Tree: Essays & Pieces
Includes The Woman Who Slept with Men to Take the War Out of Them


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Preface to the Second Edition:

These two books were fifteen years ahead of their time. If only they were outdated now. Unfortunately, cancer is more rampant and the Generals on our planet abound. The questions I raised years ago gather increasing urgency: How can we go to the General without becoming the General? Can love heal violence and war?

Cancer and the General are one and we are equally their victims. To each, we must respond in new ways, if we are to escape from the cycle of destruction. Ultimately, we are defeated when we bombard our bodies with destructive weapons in order to cure them, though, at the present time, we have few other treatments. Ultimately, we are not protected by making war on the Generals - one General only leads to another - though at the present time we claim to have no other strategies. War is a cancer. And cancer makes war on us. And so it goes.

Statistically, medical advances in the last fifteen years have made little, if any difference in the survival rate from cancer. But there is evidence that ancillary methods, holistic approaches, are improving the length and quality of people's lives. Similarly, recent wars, international as well as civil, prove that any war is a war against ourselves. Increasingly, there are no winners. The world has become too small, small as our bodies. When we attack one part of it, we attack the whole and we all suffer. And even as we pride ourselves on scientific and technological advances we are increasingly aware that through progress and its demands, we have devastated the environment. But there is also evidence that simpler and more ecological ways of living are also deeply satisfying and restore the soul.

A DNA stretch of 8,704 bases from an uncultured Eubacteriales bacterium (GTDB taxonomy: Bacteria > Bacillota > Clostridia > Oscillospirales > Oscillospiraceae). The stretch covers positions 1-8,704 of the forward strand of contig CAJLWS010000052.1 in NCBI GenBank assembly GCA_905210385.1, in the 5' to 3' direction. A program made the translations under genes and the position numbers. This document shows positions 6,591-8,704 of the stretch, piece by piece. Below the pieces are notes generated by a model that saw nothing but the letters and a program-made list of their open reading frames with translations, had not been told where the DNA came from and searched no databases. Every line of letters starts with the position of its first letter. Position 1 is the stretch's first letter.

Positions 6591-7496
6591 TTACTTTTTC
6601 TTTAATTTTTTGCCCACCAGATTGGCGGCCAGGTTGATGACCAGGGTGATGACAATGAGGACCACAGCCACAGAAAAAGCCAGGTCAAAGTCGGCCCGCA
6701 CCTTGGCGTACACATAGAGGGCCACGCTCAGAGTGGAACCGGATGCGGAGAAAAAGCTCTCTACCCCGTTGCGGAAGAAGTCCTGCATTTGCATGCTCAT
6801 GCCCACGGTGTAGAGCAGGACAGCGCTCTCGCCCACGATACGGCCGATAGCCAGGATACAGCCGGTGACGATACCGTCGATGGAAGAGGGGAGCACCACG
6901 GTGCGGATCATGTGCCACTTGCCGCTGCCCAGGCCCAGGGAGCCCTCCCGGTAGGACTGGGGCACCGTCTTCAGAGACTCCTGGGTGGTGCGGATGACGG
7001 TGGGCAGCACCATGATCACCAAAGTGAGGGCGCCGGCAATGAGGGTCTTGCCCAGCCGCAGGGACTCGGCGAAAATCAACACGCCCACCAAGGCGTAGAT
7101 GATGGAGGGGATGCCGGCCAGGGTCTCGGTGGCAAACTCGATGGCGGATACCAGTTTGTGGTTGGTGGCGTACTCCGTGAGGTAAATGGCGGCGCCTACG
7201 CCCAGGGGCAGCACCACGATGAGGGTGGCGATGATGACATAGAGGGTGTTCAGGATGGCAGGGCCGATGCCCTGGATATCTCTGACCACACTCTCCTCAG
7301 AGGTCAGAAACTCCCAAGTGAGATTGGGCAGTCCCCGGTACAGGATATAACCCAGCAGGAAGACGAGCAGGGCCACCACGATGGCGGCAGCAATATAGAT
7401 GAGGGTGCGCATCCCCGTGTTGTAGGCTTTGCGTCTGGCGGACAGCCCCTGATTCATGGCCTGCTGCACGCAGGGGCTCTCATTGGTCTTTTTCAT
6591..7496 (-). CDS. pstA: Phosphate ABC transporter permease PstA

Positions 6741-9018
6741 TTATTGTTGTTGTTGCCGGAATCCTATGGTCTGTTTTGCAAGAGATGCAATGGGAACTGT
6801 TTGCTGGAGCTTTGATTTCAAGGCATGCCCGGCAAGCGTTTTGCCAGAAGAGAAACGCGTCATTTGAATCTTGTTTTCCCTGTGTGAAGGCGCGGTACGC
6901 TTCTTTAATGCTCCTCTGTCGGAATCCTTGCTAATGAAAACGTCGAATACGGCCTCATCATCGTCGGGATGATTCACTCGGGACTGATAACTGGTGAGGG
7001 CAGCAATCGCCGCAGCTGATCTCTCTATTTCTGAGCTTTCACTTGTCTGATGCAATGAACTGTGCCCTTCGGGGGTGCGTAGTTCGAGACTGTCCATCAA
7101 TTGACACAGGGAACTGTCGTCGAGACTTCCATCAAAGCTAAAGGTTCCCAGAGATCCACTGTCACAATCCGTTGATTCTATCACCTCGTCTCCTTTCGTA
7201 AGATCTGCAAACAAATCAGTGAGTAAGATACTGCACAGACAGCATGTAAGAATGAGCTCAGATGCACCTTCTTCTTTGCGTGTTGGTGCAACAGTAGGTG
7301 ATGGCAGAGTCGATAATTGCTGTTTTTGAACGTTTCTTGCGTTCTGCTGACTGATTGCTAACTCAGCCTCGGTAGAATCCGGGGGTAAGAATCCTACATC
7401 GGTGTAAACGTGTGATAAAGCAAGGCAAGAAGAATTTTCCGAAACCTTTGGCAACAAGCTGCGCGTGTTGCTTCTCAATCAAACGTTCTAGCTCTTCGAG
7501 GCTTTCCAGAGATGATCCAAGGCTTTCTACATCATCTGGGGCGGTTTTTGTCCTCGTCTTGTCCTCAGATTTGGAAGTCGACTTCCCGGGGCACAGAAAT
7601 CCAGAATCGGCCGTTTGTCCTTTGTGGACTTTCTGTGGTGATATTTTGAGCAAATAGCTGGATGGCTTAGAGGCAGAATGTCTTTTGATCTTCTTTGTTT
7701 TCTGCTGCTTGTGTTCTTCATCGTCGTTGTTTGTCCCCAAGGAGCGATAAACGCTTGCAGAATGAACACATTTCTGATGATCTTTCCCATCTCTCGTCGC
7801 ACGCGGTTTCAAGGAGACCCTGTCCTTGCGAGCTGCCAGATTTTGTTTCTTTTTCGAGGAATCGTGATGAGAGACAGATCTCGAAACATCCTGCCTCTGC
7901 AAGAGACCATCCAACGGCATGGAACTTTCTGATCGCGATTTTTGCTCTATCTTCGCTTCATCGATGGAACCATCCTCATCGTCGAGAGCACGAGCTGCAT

When I wrote Tree, I was looking for the threatened life force within myself. Now I look for the similarly threatened life force of the planet. Knowing full well the extent of environmental and socio-political factors in cancer, it is essential to look within ourselves and find those hidden conditions which make us vulnerable to the disease. I began by looking for the silences within - for cancer is silence, erupting and struggling to give voice to the unutterable. Simultaneously I looked for imperialism within, for cancer is a larger political metaphor. Finding these within and without I began to imagine new ways of responding; building, in effect, new worlds governed by new laws.

We have no choice if we wish to survive, but to discover healing and peacemaking as tactical and expedient responses to current conditions. In order to heal, we must search out what is lethal within and toxic without, scrutinizing the psyche, body politic and environment in order to transform our lives accordingly. Illness and the violated planet demand this.

It has come to this. The same actions which will heal us of physical diseases, heal our societies, physically and politically. One action and a multitude of possibilities. Can love heal war? Can love heal our lives? We will have to discover how, for there is no alternative.

Deena Metzger
 

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Published by North Atlantic Books

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